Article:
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Covid-19 school shutdowns: What will they do to our children's education?

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  • Andrew Eyles
  • Steve Gibbons
  • Piero Montebruno

Abstract

Evidence from unexpected temporary school closures and reduced instruction time suggests school closures will reduce educational achievement, both in the short and long term. Children from disadvantaged backgrounds are likely to be affected more than others by school closures, with fewer family resources and less access to online learning resources to offset lost instruction time. In England, the total cost of the resources lost in each week of state school closure is more than £1 billion. Educational deficits from time lost to school shutdowns can be made up with additional hours of teaching when schools reopen, though schools might need to put back more hours than were lost and it may not be feasible to do this within the traditional school year. Compensating lost instruction time through additional resources, without additional hours, is likely to be even more expensive.

Suggested Citation

  • Andrew Eyles & Steve Gibbons & Piero Montebruno, 2020. "Covid-19 school shutdowns: What will they do to our children's education?," CEP Covid-19 Briefings cepcovid-19-001, Centre for Economic Performance, LSE.
  • Handle: RePEc:cep:cepcvd:cepcovid-19-001
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    File URL: http://cep.lse.ac.uk/pubs/download/cepcovid-19-001.pdf
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    References listed on IDEAS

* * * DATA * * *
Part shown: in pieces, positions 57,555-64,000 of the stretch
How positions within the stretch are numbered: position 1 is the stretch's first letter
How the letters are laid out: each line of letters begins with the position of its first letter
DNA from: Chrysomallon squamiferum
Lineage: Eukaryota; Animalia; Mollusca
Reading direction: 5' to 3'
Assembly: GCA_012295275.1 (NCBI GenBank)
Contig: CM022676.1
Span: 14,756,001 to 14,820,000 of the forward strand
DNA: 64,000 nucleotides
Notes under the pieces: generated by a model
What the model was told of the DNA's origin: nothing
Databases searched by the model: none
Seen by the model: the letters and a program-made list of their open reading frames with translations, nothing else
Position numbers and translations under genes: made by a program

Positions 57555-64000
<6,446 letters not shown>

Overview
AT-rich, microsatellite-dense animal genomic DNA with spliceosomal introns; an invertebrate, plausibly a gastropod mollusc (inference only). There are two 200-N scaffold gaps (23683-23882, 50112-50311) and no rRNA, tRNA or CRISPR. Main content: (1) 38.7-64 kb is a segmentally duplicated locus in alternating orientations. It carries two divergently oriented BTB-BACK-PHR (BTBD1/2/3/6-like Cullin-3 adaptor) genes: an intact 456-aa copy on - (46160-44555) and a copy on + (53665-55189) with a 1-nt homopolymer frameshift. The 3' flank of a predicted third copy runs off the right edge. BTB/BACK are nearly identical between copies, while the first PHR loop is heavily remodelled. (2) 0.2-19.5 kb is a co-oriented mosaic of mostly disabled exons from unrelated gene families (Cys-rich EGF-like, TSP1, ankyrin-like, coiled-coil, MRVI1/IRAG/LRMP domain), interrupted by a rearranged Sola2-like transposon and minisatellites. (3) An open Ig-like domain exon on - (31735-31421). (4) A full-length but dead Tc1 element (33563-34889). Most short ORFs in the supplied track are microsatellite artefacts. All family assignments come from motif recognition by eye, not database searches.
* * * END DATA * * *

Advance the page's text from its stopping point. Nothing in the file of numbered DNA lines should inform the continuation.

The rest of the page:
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    As found on the RePEc Biblio, the curated bibliography for Economics:
    1. > Economics of Welfare > Health Economics > Economics of Pandemics > Specific pandemics > Covid-19 > Schools

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    Cited by:

    1. Lee Elliot Major & Stephen Machin, 2020. "Covid-19 and social mobility," CentrePiece - The Magazine for Economic Performance 583, Centre for Economic Performance, LSE.
    2. Mathias Huebener & Sevrin Waights & C. Katharina Spiess & Nico A. Siegel & Gert G. Wagner, 2021. "Parental well-being in times of Covid-19 in Germany," Review of Economics of the Household, Springer, vol. 19(1), pages 91-122, March.
    3. Darmody, Merike & Smyth, Emer & Russell, Helen, 2020. "The implications of the COVID-19 pandemic for policy in relation to children and young people: a research review," Research Series, Economic and Social Research Institute (ESRI), number SUSTAT94.
    4. Montebruno Bondi, Piero, 2020. "Disrupted schooling: impacts on achievement from the Chilean school occupations," LSE Research Online Documents on Economics 108459, London School of Economics and Political Science, LSE Library.
    5. Fernando Ferri & Patrizia Grifoni & Tiziana Guzzo, 2020. "Online Learning and Emergency Remote Teaching: Opportunities and Challenges in Emergency Situations," Societies, MDPI, Open Access Journal, vol. 10(4), pages 1-18, November.
    6. Clark, Andrew E. & Nong, Huifu & Zhu, Hongjia & Zhu, Rong, 2021. "Compensating for academic loss: Online learning and student performance during the COVID-19 pandemic," China Economic Review, Elsevier, vol. 68(C).
    7. Roman, Monica & Plopeanu, Aurelian-Petruș, 2021. "The effectiveness of the emergency eLearning during COVID-19 pandemic. The case of higher education in economics in Romania," International Review of Economics Education, Elsevier, vol. 37(C).

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    Keywords

    schools; school closures; covid-19; education; disadvantaged children;
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